Brains, Minds and Machines

Course Information

Course Date: August 13 – September 3, 2017

Deadline: March 14, 2017 | Apply here

Tuition/Room and Board: All costs covered by funding agency

2016 Course Schedule

Directors: Gabriel Kreiman, Harvard University; and Tomaso Poggio, Massachusetts Institute of Technology
(L. Mahadevan, Harvard University, honorary director)

Course Description

The problem of intelligence – how the brain produces intelligent behavior and how we may be able to replicate intelligence in machines – is arguably the greatest problem in science and technology. To solve it we will need to understand how human intelligence emerges from computation in neural circuits, with rigor sufficient to reproduce similar intelligent behavior in machines. Success in this endeavor ultimately will enable us to understand ourselves better, to produce smarter machines, and perhaps even to make ourselves smarter. Today’s AI technologies, such as Watson and Siri, are impressive, but their domain specificity and reliance on vast numbers of labeled examples are obvious limitations; few view this as brain-like or human intelligence. The synergistic combination of cognitive science, neurobiology, engineering, mathematics, and computer science holds the promise to build much more robust and sophisticated algorithms implemented in intelligent machines. The goal of this course is to help produce a community of leaders that is equally knowledgeable in neuroscience, cognitive science, and computer science.

The first half of the course will focus on the intersection between biological and computational aspects of learning and vision. The second half will focus on high-level social cognition and artificial intelligence, as well as audition, speech and language processing.

The class discussions will cover a range of topics, including:

  • Neuroscience: neurons and models
  • Computational vision
  • Biological vision
  • Machine learning
  • Bayesian inference
  • Planning and motor control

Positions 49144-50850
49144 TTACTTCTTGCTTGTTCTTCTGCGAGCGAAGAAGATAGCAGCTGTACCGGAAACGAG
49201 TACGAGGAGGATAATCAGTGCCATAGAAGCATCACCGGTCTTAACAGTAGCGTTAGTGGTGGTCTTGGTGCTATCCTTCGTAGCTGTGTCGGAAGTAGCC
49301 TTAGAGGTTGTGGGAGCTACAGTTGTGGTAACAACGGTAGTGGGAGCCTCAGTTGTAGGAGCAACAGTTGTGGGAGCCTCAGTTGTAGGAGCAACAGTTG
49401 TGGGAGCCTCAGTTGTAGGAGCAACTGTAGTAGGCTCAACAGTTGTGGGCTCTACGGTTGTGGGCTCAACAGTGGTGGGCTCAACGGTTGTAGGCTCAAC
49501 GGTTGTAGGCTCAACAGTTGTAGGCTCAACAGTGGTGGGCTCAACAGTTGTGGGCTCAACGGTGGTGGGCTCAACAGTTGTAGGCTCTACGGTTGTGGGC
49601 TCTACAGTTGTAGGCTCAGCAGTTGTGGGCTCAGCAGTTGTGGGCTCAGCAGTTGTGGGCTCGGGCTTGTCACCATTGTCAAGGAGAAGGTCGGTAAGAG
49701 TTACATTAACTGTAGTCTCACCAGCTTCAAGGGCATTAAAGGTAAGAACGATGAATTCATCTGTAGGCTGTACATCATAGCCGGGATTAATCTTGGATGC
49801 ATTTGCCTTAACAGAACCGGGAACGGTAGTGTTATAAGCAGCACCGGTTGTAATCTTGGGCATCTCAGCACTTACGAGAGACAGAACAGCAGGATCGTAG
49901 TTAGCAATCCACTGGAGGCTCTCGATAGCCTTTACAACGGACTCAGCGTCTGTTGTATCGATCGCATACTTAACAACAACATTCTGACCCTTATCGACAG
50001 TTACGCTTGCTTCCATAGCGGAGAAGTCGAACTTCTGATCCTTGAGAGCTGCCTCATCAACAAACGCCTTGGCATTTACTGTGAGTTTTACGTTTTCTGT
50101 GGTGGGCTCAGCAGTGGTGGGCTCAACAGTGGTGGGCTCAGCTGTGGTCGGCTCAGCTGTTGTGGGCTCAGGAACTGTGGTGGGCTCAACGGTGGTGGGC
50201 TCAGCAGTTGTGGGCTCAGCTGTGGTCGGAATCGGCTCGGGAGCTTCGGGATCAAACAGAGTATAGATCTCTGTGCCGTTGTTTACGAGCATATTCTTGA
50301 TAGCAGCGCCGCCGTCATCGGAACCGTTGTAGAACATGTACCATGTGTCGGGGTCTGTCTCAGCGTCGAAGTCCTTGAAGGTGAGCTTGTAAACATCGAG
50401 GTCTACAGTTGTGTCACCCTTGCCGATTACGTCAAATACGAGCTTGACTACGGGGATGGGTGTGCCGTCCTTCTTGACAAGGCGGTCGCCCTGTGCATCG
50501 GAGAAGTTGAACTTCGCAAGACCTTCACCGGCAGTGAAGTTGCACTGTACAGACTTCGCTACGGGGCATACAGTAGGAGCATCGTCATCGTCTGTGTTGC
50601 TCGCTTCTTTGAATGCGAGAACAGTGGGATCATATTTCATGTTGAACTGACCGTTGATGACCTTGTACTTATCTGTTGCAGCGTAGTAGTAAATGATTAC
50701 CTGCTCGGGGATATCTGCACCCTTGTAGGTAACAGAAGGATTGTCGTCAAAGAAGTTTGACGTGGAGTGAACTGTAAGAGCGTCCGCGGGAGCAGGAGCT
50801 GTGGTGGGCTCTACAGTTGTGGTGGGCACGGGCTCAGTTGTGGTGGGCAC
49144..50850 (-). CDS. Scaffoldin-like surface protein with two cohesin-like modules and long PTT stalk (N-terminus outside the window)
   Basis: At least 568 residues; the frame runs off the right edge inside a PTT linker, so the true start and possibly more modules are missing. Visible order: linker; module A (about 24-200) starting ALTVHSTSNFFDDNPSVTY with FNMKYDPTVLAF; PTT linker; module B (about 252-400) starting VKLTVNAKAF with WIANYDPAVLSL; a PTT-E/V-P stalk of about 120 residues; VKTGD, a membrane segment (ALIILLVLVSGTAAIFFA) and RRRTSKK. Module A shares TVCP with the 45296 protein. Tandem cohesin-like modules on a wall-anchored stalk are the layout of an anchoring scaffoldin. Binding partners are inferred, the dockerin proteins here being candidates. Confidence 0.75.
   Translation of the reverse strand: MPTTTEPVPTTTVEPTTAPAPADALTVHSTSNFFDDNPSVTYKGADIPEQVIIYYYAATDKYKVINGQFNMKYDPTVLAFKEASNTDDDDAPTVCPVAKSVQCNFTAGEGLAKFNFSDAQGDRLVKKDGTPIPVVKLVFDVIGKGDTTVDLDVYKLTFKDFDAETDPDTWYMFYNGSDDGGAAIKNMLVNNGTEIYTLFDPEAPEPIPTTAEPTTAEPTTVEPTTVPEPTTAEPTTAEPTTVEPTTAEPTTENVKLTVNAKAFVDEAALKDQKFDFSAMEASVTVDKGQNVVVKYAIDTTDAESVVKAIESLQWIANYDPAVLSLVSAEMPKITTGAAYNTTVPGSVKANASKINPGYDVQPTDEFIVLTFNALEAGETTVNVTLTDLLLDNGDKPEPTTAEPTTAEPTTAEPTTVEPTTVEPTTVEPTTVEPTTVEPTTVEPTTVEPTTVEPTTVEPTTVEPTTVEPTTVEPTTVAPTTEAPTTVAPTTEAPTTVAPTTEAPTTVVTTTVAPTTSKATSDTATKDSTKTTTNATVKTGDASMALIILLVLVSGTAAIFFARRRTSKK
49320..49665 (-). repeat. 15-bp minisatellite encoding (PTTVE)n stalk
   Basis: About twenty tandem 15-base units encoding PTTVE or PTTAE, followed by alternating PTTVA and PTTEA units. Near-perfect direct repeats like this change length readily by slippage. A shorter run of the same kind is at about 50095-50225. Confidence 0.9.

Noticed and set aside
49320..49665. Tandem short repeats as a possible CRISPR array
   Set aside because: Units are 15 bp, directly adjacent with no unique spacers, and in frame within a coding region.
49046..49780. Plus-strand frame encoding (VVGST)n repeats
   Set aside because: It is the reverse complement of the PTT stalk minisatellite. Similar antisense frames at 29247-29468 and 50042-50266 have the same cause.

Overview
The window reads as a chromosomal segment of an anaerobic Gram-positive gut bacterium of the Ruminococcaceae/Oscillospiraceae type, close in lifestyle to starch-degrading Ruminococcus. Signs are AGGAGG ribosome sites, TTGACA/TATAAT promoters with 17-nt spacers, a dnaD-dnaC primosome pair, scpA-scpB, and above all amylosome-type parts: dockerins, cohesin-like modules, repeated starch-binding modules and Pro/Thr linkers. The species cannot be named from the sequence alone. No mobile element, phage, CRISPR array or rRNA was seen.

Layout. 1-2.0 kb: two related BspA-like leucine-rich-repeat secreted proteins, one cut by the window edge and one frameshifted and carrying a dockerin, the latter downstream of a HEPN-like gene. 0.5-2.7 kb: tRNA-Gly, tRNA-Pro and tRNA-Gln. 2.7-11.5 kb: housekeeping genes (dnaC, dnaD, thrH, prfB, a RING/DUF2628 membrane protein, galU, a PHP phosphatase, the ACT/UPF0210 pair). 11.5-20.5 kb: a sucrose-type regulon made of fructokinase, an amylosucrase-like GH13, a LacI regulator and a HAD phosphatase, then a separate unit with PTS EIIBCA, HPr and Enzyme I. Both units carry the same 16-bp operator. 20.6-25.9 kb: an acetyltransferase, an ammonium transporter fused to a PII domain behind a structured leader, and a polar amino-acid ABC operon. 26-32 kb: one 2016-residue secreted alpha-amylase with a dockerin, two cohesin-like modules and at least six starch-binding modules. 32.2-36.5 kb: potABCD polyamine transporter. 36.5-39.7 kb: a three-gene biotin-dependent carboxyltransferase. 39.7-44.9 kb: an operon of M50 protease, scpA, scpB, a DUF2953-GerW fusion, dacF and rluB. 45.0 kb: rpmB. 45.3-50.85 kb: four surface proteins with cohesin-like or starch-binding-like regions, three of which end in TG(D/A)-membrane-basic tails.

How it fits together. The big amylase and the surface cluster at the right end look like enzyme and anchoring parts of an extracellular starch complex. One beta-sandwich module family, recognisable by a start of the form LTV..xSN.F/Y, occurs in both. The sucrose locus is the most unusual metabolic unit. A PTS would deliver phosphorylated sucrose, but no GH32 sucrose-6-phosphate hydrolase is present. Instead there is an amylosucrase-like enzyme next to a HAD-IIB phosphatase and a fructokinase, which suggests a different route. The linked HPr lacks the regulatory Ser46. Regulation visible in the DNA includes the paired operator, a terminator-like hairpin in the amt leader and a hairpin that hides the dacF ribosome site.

• Memory
  • Social cognition
  • Inverse problems & well-posedness
  • Audition and speech processing
  • Natural language processing

These discussions will be complemented in the first week by MathCamps and NeuroCamps, to refresh the necessary background for some of the students. Throughout the course, students will participate in workshops and tutorials to gain hands-on experience with these topics.

Core presentations will be given jointly by neuroscientists, cognitive scientists, and computer scientists who have worked together. Throughout the course intensive lectures will be followed by afternoons of computational labs, with some additional evening research seminars. To reinforce the theme of collaboration between (computer science + math) and (neuroscience + cognitive science), exercises and projects often will be performed in teams that combine students with both backgrounds.

The course will culminate with student presentations of their projects. These projects provide the opportunity for students to work closely with the resident faculty, to develop ideas that grew out of the lectures and seminars, and to connect these ideas with problems from the students’ own research at their home institutions.

This course aims to cross-educate computer engineers and neuroscientists; it is appropriate for graduate students, postdocs, and faculty in computer science or neuroscience. Students are expected to have a strong background in one discipline (such as neurobiology, physics, engineering, and mathematics). Our goal is to develop the science and the technology of intelligence and to help train a new generation of scientists that will leverage the progress in neuroscience, cognitive science, and computer science. The course is limited to 30 students.

2016 Course Faculty & Lecturers

Allen, Kelsey, MIT
Barbu, Andrei, MIT
Ben-yosef, Guy, MIT
Brewer, Kris, Massachusetts Institute of Technology
Cadieu, Charles, Bay Labs Inc.
Chandrasekhar, Vijay, Institute for Infocomm Research
Chung, Sueyeon, Harvard University
Dicarlo James Massachusetts Institute of Technology
Flores, Francisco, MIT
Freiwald, Winrich, The Rockefeller University
Frogner, Charlie, MIT
Gershman, Samuel, Harvard University
Ghazanfar, Asif, Princeton University
Gottlieb, Jacqueline, Columbia University/NYSPI
Hale, Greg, MIT
Haxby, James, Dartmouth
Hildreth, Ellen, Wellesley College
Isik, Leyla, MIT
Kanwisher, Nancy, MIT
Katz, Boris, MIT
Kell, Alexander, MIT
Kim, Jiye, Boston Children’s Hospital
Koch, Christof, Allen Institute for Brain Science
Kosoy, Eliza, MIT
Kreiman, Gabriel, Harvard Medical School
Mackevicius, Emily, MIT
Mahadevan, L, Harvard University
McDermott, Josh, MIT
Mendoza-Holliday, Diego,MIT
Meyers, Ethan, Hampshire College
Mlynarski, Wiktor, MIT
Nakayama, Ken, Harvard University
Ng, Lydia, Allen Institute For Brain Science
Oliva, Aude, MIT
Olson, Joseph, Harvard University
Poggio Tomaso, MIT
Pompeo, Elisa, MIT
Premachandran Vittal Johns Hopkins University
Roig, Gemma, MIT
Rosasco, Lorenzo, MIT
Ross, Candace, MIT
Sassanfar, Mandana, MIT
Saxe, Rebecca, MIT
Schulz, Laura, MIT
Smith, Kevin, MIT
Socher, Richard, MetaMind
Sompolinsky, Haim, Edmond and Lily Safra Center for Brain Sciences
Spelke, Elizabeth, Harvard University
Sullivan, Kathleen, MIT
Tegmark, Max, MIT